Speaker Articles

6 Habits of the Financially Successful

AA044451Courtesy of MFS Investment Management

A variety of behavioral traits can affect investment decision-making for the worse. For example, do you make investment decisions based on emotion, in haste or in reaction to trending news? If so, your behaviors may potentially sabotage the portfolio you’ve spent years trying to build. The good news is that learning new habits may help you successfully build, preserve and transfer wealth. Here are some tips and suggestions to develop good investing habits.

1. Think of long term as 20 to 30 years out.

We believe it is important to remember one of the fundamental concepts of investing: “staying the course.” This means remaining invested through difficult market environments. It’s nearly impossible for anyone to successfully time the market with any degree of accuracy for any length of time.

A key step is to work with an advisor to establish a long-term investing plan. Once your plan is in place, ignore the warnings of others—like the media and financial press. Stick to your plan, focus on the long term and heed the advice of investing professionals.

2. Live below your means.

According to a 2013 Workonomix survey, the average American worker spends $2,000 per year eating lunch out instead of brown-bagging from home. If you spend that much, and your money were instead invested for retirement, you could increase your total retirement savings by more than $200,000, depending on your savings rate, the return rate on your investment and your time horizon.  What a difference a year of spending discipline could make!

Keep in mind that unnecessary purchases will only deplete savings. Establish a monthly budget to help you rethink current spending habits, identify opportunities to save and get closer to your retirement goals.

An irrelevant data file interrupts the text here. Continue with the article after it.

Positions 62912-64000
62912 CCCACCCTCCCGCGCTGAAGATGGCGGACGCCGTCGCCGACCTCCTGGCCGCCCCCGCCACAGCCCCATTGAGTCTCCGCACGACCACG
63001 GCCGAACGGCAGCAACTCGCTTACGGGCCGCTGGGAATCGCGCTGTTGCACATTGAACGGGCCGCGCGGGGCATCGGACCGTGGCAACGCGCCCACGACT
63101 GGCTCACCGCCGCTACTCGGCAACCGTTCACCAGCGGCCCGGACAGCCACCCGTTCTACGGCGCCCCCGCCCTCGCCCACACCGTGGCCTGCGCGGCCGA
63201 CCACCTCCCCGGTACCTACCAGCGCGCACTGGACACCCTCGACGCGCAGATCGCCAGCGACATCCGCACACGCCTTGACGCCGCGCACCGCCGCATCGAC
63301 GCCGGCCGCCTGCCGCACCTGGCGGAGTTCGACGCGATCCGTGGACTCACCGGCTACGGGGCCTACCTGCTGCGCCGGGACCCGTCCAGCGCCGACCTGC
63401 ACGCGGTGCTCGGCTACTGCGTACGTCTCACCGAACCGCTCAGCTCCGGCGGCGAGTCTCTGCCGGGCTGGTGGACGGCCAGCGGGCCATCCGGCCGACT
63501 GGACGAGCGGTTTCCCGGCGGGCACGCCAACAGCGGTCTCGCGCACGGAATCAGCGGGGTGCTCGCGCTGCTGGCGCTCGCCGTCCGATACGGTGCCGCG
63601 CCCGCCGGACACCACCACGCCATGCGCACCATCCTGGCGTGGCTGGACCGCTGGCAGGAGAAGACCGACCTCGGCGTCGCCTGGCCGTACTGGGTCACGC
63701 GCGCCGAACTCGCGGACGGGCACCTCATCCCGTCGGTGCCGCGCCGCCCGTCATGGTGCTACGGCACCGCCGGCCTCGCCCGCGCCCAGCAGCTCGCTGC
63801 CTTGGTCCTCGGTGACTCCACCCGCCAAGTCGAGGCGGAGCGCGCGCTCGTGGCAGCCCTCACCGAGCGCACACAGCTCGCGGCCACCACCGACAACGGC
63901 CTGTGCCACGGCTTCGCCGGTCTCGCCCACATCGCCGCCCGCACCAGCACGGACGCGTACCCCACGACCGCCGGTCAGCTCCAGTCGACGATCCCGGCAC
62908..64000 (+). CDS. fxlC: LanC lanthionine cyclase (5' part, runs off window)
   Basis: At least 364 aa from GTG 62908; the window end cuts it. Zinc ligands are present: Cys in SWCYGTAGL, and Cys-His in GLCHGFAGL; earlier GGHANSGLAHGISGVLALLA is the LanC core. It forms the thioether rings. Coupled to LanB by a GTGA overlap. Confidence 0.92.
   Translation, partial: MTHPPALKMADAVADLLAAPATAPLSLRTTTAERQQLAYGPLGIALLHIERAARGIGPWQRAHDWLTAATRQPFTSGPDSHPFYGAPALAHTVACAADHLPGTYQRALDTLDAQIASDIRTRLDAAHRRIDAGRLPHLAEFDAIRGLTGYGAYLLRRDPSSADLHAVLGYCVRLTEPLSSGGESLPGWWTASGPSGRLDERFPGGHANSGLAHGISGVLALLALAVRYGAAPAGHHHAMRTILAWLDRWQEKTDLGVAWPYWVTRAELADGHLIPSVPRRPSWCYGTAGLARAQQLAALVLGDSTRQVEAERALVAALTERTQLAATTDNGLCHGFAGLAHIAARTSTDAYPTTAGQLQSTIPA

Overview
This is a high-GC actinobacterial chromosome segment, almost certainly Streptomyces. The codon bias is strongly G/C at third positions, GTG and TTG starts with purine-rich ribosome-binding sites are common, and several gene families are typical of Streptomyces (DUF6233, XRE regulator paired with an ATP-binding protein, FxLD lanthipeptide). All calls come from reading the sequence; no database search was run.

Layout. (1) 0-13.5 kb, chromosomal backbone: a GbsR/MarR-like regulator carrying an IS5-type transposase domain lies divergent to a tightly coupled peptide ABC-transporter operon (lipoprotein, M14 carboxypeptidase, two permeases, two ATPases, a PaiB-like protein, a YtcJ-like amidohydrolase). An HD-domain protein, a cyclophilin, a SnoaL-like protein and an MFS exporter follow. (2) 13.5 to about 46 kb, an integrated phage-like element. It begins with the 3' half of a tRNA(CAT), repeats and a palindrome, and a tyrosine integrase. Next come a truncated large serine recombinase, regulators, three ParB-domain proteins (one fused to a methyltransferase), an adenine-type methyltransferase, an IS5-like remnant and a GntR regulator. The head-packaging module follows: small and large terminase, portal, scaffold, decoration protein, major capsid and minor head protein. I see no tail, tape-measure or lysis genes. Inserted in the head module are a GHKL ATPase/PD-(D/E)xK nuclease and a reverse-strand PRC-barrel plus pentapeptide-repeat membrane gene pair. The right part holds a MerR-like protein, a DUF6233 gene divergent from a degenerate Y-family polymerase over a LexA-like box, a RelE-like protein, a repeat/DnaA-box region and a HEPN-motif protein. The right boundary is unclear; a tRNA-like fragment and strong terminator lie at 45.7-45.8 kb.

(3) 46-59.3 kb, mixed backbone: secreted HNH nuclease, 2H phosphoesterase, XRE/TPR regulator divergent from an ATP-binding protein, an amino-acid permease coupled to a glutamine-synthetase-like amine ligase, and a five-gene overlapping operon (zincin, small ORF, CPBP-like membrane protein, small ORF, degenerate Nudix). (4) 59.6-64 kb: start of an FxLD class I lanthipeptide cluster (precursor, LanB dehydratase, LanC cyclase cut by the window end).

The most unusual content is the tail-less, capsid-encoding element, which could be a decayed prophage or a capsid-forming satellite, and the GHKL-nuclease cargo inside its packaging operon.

3. Invest based on goals.

The cardinal rule of investing is to “buy low and sell high.” However, investors historically have increased their allocations to stocks during favorable market cycles and decreased their allocations to stocks near the bottom of down markets. As you may guess, movements in and out of the market are counterproductive for pursuing long-term goals because investors end up buying when prices are high and selling when prices are low.

Avoid taking unnecessary risks and losses by sticking with a goal-driven investment plan. Don’t let short-term market fluctuations influence decisions about your portfolio.

4. Be an independent thinker.

Even savvy investors can be drawn in by the lure of a raging bull market or cowed into submission by plunging stock market returns. The urge to chase good performance and run from weak performance is strong, but it’s important to maintain a long-term mindset—even when it runs counter to popular opinion.

Avoid changing investing behaviors to follow the herd—even if it feels like you’re sitting on the sidelines and missing out on gains. Pave your own path, and maintain a portfolio balanced between stocks and bonds to help cushion market peaks and valleys.

5. Take calculated risk.

Experienced investors know that risk is an inescapable part of investing. Still, severe market downturns can challenge anyone’s willingness to take on too much risk. During these downturns, you may be tempted to severely limit your risk exposure.

A sensible approach is to draw upon a variety of investments that will bring a diverse risk and potential reward mix to your portfolio. Meet regularly with your financial advisor for help with maintaining the proper risk/reward balance to pursue your long-term goals.

6. Pay yourself first.

Market declines, corrections and downturns can be disheartening. They can also be opportunities for investors with workplace retirement plan accounts, IRAs or any long-term investment programs that use dollar-cost averaging. Dollar-cost averaging is a method of investing a fixed amount of money at regular intervals. It works the same for everyone, regardless of investment experience.

Establish a consistent savings schedule early on to take advantage of compound growth, and view your investments as an expense that needs to be paid. During down markets, your fixed investment will allow you to take advantage of distressed prices and buy more shares.

These views are for informational purposes only and should not be relied upon as a recommendation to purchase any security or as a solicitation or investment advice from an advisor.

 

 
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